Popular Culture and the Public Sphere in the Rhineland, 1800-1850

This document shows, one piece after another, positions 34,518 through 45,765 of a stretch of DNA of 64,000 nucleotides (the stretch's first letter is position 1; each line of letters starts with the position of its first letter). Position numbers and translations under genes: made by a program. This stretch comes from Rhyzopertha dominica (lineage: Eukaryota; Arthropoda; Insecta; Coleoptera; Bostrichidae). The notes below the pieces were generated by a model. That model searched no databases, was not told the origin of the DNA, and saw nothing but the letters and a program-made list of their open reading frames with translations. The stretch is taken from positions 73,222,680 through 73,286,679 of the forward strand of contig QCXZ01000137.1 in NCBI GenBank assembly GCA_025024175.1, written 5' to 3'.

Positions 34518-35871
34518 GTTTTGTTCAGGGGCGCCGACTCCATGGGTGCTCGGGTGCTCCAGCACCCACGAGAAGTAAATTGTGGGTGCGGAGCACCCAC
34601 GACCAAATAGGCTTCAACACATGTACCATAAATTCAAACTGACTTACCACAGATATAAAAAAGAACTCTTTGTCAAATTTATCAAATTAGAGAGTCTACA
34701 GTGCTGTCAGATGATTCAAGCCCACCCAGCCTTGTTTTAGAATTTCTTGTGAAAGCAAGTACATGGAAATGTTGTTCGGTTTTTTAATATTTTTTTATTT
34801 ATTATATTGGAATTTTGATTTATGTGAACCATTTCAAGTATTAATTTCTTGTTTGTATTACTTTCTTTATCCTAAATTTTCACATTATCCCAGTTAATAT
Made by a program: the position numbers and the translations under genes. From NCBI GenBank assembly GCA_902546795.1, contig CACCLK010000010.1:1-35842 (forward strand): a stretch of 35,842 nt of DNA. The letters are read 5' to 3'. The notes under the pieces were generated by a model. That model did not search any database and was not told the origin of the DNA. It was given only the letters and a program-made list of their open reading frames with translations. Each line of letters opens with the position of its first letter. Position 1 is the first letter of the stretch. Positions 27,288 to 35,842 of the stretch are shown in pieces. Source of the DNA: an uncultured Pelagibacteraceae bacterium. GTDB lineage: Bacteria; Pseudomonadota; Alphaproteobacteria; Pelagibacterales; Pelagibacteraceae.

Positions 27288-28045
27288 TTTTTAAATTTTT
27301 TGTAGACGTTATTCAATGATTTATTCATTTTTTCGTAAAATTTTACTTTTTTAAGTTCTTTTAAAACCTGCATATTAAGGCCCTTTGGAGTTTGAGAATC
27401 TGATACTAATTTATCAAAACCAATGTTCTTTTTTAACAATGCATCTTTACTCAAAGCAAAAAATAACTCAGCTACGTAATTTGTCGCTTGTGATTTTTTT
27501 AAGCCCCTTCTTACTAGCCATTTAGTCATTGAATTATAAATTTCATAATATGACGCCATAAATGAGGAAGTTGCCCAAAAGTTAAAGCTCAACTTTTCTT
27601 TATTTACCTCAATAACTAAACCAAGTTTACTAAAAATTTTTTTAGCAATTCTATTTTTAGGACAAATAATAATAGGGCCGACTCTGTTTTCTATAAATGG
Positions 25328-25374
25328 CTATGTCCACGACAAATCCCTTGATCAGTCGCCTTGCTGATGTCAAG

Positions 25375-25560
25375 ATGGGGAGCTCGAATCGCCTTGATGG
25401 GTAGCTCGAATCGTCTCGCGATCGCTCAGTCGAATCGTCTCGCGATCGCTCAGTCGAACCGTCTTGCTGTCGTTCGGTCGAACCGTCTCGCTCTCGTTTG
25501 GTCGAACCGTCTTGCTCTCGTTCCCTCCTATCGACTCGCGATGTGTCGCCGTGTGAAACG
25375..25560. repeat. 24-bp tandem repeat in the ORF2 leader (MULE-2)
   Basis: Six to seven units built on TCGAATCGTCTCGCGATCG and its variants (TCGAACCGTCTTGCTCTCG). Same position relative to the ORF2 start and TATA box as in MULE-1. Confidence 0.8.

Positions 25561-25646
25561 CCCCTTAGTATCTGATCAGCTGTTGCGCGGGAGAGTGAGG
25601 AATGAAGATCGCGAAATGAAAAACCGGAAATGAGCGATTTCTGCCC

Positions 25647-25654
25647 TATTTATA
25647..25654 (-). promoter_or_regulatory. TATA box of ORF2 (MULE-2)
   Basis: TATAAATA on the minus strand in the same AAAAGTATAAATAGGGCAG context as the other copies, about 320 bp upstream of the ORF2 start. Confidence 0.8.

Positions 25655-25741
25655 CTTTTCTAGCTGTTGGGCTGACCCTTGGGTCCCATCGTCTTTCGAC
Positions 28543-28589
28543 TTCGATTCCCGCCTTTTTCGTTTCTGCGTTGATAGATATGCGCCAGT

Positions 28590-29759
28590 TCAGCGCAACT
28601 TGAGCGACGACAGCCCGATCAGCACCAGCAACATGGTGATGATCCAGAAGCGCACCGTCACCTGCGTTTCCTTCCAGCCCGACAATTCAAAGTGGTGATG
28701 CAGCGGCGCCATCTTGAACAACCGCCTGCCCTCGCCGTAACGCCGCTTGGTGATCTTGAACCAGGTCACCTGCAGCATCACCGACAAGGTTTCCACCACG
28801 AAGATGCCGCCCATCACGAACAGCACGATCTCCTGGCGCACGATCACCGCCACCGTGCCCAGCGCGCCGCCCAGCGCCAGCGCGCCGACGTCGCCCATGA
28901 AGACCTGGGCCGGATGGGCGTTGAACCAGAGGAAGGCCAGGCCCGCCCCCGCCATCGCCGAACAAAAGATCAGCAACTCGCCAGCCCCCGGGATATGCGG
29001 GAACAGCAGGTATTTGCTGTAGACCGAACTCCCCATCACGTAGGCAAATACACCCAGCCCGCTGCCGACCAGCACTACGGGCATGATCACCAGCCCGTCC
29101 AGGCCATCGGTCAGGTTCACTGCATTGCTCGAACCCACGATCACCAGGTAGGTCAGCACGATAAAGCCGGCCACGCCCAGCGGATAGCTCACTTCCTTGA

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The age of revolution challenged the ancien regime's political world, introducing Europeans to fresh ideals of citizenship. German society was no less affected. Following the Napoleonic era, a political culture of partisan choice undermined the official restoration of absolutism. Bourgeois and popular classes took part in the political landscape of civil society, producing an impressive social base for participatory politics by the 1830s. Because of severe restrictions on speech and assembly, ordinary Germans formed political opinions in irregular ways. This book looks at the sites and forms of culture that facilitated political communication. With chapters devoted to reading, singing, public space, carnival, violence and religion, James Brophy argues that popular culture played a critical role in linking ordinary Rhinelanders to the public sphere. Moving beyond conventional explanations of opinion formation, he exposes the broad cultural infrastructure that enabled popular classes to join the political nation.